Contributions by Dale Weston, Doug Toltzman, and the late Elmer Eddy. Photos by Doug Toltzman. Click on images to enlarge.
The White Oak River begins in Hofmann Forest. The highest upriver access is at Emmet’s Lane Bridge. With adequate rain, it should be possible to paddle upstream a mile or so from Emmet’s Lane Bridge. One local landmark is the “Kodak Tree” (as named by Elmer Eddy). It’s a large cypress with enough space inside the trunk for two or three people to have their picture taken.
The section from Emmet’s Land Bridge down to Gibson Bridge has not been cleared for several years. At one point (2011?), seventeen blow downs and strainers were removed. Some land is agricultural, but most is unblemished swamp. In the photo, you can see that we encountered at least one beaver dam.
Gibson Bridge down to Hwy 17 is similar in history and scenically predates human intrusion until you approach the town of Maysville.
Mike Banks runs the White Oak River Campgrounds and is a great current source for conditions both up river and as far downstream as Haywood Landing.
Downstream from Maysville you’ll pass through the quarry lakes and you’ll encounter some limestone ledges and a stretch with a limestone precipice on river right. The ledges can produce a small (class 1?) rapids at higher water levels, or a short portage at lower water levels. Just keep your nose pointed downstream and watch your footing and you’ll probably pass without a hitch.
Other hazards you may encounter anywhere upstream, and possibly for a couple miles downstream of Dixon Field are deadfalls, or blow-downs that block the river and require careful navigation. Blow-downs usually span deep water, so please take care when negotiating your way around or over them.
Dixon Field is between the quarry lakes and Haywood Landing. It is a nice kayak launch site, and not a bad primitive camping site. There is a primitive toilet up by the parking lot. Although it is accessible by car, it’s well off the main road.
If you plan to camp at Haywood Landing, you should be aware that no camping is allowed near the landing (within 1000 feet?). The “no camping” signs near the ramp are really easy to miss. There are places to camp, but you have to go down river a bit or inland from the landing. Scouts often camp at Haywood in a clearing not far downstream on the left. Regardless of where you camp, you will need protection from mosquitoes during summer and early fall.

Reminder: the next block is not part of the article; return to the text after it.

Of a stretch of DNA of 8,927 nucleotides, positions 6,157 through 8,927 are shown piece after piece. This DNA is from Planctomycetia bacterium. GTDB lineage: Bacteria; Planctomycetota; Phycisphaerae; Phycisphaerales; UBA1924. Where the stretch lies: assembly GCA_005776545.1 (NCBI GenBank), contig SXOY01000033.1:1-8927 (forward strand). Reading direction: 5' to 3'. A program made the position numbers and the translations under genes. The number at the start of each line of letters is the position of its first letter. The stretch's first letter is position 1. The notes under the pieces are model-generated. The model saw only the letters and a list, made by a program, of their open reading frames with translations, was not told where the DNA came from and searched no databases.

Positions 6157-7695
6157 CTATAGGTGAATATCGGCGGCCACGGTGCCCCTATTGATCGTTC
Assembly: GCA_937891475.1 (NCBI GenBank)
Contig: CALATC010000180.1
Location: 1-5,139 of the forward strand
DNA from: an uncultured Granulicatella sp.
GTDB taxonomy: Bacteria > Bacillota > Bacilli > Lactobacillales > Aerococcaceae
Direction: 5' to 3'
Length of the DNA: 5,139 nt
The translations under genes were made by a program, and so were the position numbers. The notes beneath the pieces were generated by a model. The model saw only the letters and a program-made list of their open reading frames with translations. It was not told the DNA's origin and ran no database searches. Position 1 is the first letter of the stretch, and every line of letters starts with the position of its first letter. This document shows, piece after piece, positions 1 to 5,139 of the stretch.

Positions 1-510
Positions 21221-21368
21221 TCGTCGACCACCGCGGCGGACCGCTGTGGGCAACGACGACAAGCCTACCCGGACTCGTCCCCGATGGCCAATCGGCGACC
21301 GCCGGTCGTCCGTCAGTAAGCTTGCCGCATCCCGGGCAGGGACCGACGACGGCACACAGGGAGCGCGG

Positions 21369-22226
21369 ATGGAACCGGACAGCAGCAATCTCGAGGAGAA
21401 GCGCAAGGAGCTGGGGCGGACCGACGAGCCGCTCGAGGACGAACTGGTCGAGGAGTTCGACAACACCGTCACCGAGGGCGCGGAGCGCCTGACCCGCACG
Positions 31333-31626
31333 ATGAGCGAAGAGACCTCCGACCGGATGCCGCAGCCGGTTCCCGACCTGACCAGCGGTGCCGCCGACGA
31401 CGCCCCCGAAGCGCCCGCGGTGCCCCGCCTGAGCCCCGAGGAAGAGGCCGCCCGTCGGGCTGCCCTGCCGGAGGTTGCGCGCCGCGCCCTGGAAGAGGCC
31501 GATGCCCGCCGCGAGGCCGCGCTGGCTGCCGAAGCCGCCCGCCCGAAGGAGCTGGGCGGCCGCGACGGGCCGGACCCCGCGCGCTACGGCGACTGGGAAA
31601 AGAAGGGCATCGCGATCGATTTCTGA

The river widens and is clear of all obstructions by the time you pass Haywood Landing. A couple miles past Haywood Landing, you’ll come to Long Point landing/campground. Long Point is a nice primitive campsite (they offer an outhouse, but no running water). Long Point is easily accessible by road, so there can be a fair amount of local traffic in and out until late at night. It is a nice campsite with a great view of the river. It would be nicer if it was gated off after dark.
One of the larger tributaries joining the White Oak is Hunters Creek, which has it’s origin at “The Great Lake”. It flows into the White Oak a couple miles downriver from Long Point Landing. Hunters Creek can be a fun paddle and has some interesting landmarks, like a huge cypress sawdust pile from the days when they had a sawmill along the river. Aerial photo looking up White Oak from below Hunters Creek
The other tributaries are nice for exploring and experiencing local flora and fauna. Lots of blooms and lots of snakes and turtles. (Remember, the venomous ones swim mostly on top of the water … if his body is not showing, he’s just a water snake.)
The Boondocks campground and boat landing is located at the Stella bridge. The contact there is Scott and his number is (252) 422-4531. They have a nice boat landing, with parking and a campground. Scott is very paddler friendly. You may want to call him if you need any information about his rates or facilities. He may also offer some sage advice on the river; he’s been there a long time, and I believe you can arrange shuttle through him. Scott also has a power boat, in case you are in need of rescue.
Once below Stella, the river widens considerably and the prevailing southwest wind can be a factor. Sometimes it is easier to paddle upstream with the wind and tide from the Croatan Wildlife Ramp to Stella. Typically the wind is not much of a factor until afternoon.
Jones Island is near the mouth of the White Oak River and it is part of Hammocks Beach State Park. It is a worthwhile stop on your way down the river. Much restoration is occurring in cooperative actions with NC Coastal Federation and Hammocks Beach State Park.
April Clark at Second Wind Eco Tours in Swansboro is a great resource for information on activities as she is a North Carolina Coastal Federation board member and also conducts Eco-tours with Jones Island as the destination. She conducts tours throughout the Swansboro intracoastal and White Oak River areas and is an excellent resource for the lower portions of the White Oak.
Also, Lamar Hudgens of Barrier Island Kayaks is a world class kayak instructor as well as a good guy for every day paddling fun. He may be helpful for checking out the islands and Hammocks Beach area.
Access points in and around Swansboro include:
- Cedar Point Park Wildlife Ramp
- Centennial Park in downtown Swansboro
- Wildlife Access Ramp in Cedar Point on HW 24, just east of the bridge over the White Oak River
- Hammocks Beach State Park
For additional information, see Ferguson’s book, Paddling Eastern NC
Purposeful Paddlers a documentary about Elmer Eddy and his Waterway Stewards’ contribution to cleaning up the White Oak River basin and beyond.
The late Elmer Eddy’s Paddling Blog with lots of great photos: The Waterway Stewards (You’ll want to look back in the archives to 2012 and before.)
For more about rivers in the Carolinas, see also Carolina Rivers. Thanks to Julian at Carolina Rivers for encouraging me to create this page!